Referring now to FIG. 2 and more particularly to FIG. 4, which is an enlarged view of a portion of the apparatus illustrated in plan view of FIG. 2, transfer of a pallet between one of carousel pallet guide pairs 50a and 50b and one of workpiece storage pedestals 54a through 54e or between one of the carousel pallet guide pairs 50a and 50b and the pallet guides on machine tool worktable 18 is accomplished by one of a pair of pallet shuttle arms 57a and 57b which are each slidably mounted between the guides of a separate one of carousel pallet guide pairs 50a and 50b, respectively. The details of how each shuttle arm is slidably mounted between the guides of each of carousel pallet guide pairs 50a and 50b are illustrated in FIG. 5 which is a cross sectional view taken along lines 5--5 of FIG. 4. As illustrated, each of a pair of ways 58 is fastened to each of the guides of each carousel pallet guide pair, such as carousel pallet guide pair 50a. Each of ways 58 has an axially extending tongue 59a and an axially extending groove 59b on its inward facing side for each engaging a complementary groove 59b and a complementary tongue 59a, respectively, on the outward facing side of each of pallet shuttle arms 57a and 57b, respectively. The top edge of the groove on the outward facing side of each of the pallet shuttle arms overlies the tongue on a separate one of ways 58. A centrally disposed rib 60, located equidistantly between each of the guides of each of the carousel pallet guide pairs, has an axially extending tongue on either side thereof for engaging a complementary groove on the inner side of each of pallet shuttle arms 57a and 57b so that each pallet shuttle arm is slidably supported between one of ways 58 and rib 60. Pallet shuttle arms 57a and 57b are each linked to a separate one of hydraulically actuated cylinders 62a and 62b, which are each secured between the guides of a separate carousel pallet guide pair, respectively. Depending on the pressurization of each of cylinders 62a and 62b, which is controlled responsive to commands from machine tool control system 20, a corresponding one of pallet shuttle arms 57a and 57b, respectively, is either extended out from or withdrawn into a corresponding one of carousel pallet guide pairs 50a and 50b, respectively, to push a pallet off of the carousel guides or to pull a pallet onto the carousel guides, respectively.
Referring now to FIG. 4, releaseable engagement between each of shuttle arms 57a and 57b and the pallet to be pulled onto or pushed off of the carousel guides by the pallet shuttle arm is achieved by a pair of hooks 64 which are each carried on the distal end of a separate one of the pallet shuttle arms. Each hook 64 has a notch 64a which is dimensioned to engage a complementary latch 65 carried by each of pallets 52. In practice, the pallet latch consists of a skirt 66 surrounding the periphery of the pallet, the skirt having an opening 67 therein which is located so as to receive hook 64 when the pallet shuttle arm is extended after the carousel has been indexed so as to be slightly off the axis (approximately 5°) of the guides on either the workpiece storage pedestal or on the machine tool table then supporting the pallet. When carousel 30 is indexed to align each of the carousel pallet receiving guides on either side of the now extended pallet shuttle arm, with the guides supporting the pallet, the notch 64a of hook 64 engages that portion of pallet skirt 66 contiguous with opening 67 so that the shuttle arm, such as shuttle arm 57a, is in engagement with the pallet to enable the pallet to be pulled onto the carousel guides and to be pushed subsequently off of the carousel pallet guides.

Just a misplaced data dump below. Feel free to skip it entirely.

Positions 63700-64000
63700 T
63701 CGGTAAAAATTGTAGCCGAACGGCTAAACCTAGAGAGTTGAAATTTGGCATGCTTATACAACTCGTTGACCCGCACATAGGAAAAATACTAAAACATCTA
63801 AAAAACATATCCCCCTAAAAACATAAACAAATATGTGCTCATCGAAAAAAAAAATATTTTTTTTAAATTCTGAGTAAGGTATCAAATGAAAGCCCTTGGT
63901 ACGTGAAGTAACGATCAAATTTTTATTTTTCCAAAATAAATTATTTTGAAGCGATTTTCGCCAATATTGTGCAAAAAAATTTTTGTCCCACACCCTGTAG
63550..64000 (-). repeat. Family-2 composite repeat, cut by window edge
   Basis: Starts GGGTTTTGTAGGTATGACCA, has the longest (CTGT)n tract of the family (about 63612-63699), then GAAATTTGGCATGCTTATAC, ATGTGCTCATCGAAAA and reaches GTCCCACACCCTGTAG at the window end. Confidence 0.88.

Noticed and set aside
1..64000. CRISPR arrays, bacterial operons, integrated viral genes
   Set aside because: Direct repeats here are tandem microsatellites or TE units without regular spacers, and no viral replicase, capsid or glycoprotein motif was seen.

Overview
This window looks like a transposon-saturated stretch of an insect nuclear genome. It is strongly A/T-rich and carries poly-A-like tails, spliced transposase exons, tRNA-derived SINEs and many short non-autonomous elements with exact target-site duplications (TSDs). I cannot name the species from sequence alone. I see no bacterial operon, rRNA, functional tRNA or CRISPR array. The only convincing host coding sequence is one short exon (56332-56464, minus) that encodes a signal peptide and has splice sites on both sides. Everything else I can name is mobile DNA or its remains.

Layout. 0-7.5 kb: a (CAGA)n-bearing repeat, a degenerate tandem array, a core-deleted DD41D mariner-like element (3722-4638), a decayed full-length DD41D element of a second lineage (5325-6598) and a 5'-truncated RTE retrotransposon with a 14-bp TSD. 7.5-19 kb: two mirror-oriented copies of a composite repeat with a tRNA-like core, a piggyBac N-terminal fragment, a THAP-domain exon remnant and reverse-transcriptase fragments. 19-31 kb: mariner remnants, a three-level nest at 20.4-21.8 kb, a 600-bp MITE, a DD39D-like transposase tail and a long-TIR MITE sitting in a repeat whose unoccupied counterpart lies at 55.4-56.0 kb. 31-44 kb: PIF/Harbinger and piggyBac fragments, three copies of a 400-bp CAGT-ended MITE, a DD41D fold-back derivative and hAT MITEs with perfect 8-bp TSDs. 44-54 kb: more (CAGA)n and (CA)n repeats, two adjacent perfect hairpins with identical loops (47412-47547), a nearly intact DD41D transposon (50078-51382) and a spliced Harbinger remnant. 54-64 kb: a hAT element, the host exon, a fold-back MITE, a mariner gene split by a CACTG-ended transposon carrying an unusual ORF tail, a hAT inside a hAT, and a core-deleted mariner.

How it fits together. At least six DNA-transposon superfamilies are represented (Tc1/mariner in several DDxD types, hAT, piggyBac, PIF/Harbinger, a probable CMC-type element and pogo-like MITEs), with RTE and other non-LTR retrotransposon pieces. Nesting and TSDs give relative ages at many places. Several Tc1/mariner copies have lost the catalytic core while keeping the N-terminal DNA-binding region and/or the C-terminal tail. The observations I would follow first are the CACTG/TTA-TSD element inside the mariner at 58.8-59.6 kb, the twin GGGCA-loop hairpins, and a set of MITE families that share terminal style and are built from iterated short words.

Referring back to FIG. 3, a plurality of dogs 68 (only one of which is shown) are each affixed to the undersurface of ring gear 32 so as to extend downwardly therefrom. Dogs 68 are spaced about ring gear 32 so that a separate one of the dogs is in contact with a detector 70, affixed to the undersurface of base 14 and coupled to the machine tool control system, when the guides of one of carousel pallet guide pairs 50a and 50b are in alignment with the guides on one of workpiece storage pedestals 54a through 54e. Unless detector 70 is actuated by one of dogs 68, the pallet then on the guides of the carousel pallet guide pair furthest from machine tool table 18 is not pushed off of one of carousel pallet guides while that pair of carousel guides is indexed between a pair of workpiece storage pedestals, thereby avoiding accidental discharge of the pallet from the carousel pallet guide pair while the carousel pallet guides are not in alignment with the guides on one of the workpiece storage pedestals.